Why Community Gardens?

Community Gardens provide families and neighborhoods with fresh, local, organic foods - and help build community!
Community gardens are places where people grow food together for their own consumption, or to donate to others. They can be educational helping to teach adults or students about nature and growing food. Some gardens simply provide a venue for sharing the love of gardening, growing, and harvesting. What all these
gardens have in common is that they are a catalyst that brings people together working toward a common purpose. In Redwood City, we call that community building.
Food grown in community gardens can be sustainable and have minimal environmental impacts.  Community gardens can use concepts of organic production, agro-ecology, inter-cropping and crop rotation to create a diverse, dynamic system that can protect itself from weeds and pests, does not require fertilizer, and can be managed and maintained entirely by hand.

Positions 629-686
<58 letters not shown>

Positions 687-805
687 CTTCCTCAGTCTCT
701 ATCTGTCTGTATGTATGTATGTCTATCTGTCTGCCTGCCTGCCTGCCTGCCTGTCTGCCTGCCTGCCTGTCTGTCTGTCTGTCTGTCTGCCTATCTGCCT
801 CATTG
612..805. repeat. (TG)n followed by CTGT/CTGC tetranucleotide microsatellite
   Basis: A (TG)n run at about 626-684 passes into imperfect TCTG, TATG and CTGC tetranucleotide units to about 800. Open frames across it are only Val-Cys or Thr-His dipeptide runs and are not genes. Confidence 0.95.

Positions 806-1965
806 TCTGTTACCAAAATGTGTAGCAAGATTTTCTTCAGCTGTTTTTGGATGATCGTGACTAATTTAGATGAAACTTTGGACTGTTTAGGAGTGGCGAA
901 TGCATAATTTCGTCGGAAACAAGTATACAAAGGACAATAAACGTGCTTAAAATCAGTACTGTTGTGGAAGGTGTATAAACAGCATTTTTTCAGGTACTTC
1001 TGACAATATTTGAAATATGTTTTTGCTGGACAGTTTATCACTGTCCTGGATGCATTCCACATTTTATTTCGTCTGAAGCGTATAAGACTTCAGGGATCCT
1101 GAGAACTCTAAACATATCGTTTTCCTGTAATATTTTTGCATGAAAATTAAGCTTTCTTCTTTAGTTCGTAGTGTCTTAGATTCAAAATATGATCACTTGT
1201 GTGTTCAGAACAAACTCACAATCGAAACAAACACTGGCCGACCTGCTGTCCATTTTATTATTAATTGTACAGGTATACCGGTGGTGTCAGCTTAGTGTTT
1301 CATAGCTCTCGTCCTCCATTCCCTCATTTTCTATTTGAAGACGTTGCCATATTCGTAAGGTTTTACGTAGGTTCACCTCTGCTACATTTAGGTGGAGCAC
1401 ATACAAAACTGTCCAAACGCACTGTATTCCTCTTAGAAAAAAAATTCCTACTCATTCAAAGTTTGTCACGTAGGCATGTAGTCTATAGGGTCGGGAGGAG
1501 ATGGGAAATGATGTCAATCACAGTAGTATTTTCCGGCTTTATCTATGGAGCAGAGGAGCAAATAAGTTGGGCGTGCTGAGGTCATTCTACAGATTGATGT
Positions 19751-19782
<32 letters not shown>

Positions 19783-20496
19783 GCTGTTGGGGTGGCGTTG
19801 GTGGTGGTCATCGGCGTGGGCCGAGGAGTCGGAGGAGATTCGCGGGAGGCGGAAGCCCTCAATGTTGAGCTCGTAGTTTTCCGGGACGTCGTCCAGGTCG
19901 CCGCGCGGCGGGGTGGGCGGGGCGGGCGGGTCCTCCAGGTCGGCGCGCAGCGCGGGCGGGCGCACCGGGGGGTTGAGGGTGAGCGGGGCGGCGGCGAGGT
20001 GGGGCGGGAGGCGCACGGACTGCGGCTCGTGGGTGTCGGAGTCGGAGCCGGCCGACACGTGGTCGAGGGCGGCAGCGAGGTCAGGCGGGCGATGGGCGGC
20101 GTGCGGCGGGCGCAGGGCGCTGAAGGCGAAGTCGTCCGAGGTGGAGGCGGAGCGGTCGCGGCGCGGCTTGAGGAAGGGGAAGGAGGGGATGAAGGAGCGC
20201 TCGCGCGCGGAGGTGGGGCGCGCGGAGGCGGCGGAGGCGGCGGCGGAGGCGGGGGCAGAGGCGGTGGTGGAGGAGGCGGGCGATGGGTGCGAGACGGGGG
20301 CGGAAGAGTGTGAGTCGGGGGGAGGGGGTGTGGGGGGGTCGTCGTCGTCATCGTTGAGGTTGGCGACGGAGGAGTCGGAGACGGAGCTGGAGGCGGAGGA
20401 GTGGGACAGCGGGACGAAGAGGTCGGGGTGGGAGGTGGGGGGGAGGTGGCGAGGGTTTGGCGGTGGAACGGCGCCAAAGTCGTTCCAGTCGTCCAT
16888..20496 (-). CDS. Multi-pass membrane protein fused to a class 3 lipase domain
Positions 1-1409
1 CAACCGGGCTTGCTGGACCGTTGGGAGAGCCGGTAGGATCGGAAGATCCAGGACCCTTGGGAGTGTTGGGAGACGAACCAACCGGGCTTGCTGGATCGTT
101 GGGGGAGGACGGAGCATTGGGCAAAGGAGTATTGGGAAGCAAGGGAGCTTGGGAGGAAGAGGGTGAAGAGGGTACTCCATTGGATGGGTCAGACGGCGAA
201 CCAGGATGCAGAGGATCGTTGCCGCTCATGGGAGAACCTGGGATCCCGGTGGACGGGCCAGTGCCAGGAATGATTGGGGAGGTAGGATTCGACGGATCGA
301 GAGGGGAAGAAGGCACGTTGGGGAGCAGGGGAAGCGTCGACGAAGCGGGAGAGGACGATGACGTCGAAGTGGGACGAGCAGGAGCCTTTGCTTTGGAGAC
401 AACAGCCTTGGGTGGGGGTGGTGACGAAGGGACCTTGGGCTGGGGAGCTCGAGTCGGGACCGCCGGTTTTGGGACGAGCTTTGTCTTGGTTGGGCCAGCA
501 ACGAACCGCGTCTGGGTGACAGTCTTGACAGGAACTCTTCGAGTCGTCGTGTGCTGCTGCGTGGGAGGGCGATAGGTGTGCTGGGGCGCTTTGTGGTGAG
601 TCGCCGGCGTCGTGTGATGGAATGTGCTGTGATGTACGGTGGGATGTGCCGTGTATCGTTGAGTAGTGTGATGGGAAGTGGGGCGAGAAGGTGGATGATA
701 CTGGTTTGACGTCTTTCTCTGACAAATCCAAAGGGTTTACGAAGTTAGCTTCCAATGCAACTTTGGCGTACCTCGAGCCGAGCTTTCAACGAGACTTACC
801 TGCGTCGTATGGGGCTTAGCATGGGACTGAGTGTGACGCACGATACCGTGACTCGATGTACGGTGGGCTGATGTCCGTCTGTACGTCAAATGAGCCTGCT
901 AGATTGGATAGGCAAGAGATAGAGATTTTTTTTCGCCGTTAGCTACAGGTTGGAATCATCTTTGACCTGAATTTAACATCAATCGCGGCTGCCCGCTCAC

And because the food you grow is eaten right in your own home or neighborhood, the carbon footprint of community gardens is close to zero!  To learn more about the environmentally sustainable practices possible in a community garden, click here.
Also, by growing food locally we have greater control over our diets and can ensure that healthier, fresher foods are being consumed.  Community gardens have untold additional benefits.  Young and old can work together,
build community, decrease crime, increase pride, and enjoy the recreational and psychological benefits of being outside and growing their own food. 
Building a community of people with an understanding of our dependence on the land and the food we eat is building a community of strong environmental stewards. To learn more about these social benefits of community gardening, click here.

Take a look at the links on the left of this page for more information about how you and your neighbors can build community together by starting a community garden!